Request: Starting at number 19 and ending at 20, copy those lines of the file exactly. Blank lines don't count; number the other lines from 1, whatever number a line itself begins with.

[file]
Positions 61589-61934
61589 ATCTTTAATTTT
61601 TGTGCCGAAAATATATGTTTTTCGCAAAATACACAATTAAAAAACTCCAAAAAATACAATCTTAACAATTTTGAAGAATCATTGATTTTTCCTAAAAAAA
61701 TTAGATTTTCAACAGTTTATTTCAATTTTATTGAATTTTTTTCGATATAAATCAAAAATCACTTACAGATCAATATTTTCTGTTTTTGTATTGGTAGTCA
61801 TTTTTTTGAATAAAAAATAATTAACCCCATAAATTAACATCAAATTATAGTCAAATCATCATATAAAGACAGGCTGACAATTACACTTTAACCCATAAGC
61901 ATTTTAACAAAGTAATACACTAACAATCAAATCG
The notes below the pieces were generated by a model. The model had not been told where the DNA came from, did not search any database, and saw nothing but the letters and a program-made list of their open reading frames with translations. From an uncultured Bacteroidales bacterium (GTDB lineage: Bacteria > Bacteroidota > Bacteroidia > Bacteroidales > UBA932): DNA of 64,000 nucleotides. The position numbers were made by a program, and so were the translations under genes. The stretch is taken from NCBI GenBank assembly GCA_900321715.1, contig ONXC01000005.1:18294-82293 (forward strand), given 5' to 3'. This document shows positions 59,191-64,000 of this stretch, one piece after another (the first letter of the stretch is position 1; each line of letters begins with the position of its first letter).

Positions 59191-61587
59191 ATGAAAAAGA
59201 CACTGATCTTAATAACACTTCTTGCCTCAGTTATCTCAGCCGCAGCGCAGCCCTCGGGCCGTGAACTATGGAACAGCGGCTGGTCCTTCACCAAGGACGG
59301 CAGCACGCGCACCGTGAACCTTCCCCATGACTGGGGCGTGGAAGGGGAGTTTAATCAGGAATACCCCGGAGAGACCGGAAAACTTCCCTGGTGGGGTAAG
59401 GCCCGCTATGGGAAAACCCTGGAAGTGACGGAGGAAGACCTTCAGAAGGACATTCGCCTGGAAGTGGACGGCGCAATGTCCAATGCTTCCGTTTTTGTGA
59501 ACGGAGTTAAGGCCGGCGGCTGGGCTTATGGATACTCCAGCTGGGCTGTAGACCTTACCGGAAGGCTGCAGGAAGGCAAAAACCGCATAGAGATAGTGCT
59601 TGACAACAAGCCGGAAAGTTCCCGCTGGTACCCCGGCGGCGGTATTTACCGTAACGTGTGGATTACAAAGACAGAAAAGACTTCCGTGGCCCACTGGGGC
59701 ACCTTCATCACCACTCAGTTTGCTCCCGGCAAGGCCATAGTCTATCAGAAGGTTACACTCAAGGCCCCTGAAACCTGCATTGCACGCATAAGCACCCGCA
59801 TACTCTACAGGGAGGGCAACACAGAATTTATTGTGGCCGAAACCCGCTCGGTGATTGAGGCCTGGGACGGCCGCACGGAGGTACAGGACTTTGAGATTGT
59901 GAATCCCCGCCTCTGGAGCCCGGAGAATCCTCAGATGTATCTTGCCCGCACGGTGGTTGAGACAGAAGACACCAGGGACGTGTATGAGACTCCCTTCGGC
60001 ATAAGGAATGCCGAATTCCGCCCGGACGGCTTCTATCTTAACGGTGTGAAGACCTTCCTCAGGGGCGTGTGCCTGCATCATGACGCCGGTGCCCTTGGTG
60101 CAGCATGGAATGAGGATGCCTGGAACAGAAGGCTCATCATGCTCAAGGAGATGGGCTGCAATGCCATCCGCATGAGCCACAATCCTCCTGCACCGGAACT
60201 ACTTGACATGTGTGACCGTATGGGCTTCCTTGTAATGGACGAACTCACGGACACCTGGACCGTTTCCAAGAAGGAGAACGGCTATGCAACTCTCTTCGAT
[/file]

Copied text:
60101 CAGCATGGAATGAGGATGCCTGGAACAGAAGGCTCATCATGCTCAAGGAGATGGGCTGCAATGCCATCCGCATGAGCCACAATCCTCCTGCACCGGAACT
60201 ACTTGACATGTGTGACCGTATGGGCTTCCTTGTAATGGACGAACTCACGGACACCTGGACCGTTTCCAAGAAGGAGAACGGCTATGCAACTCTCTTCGAT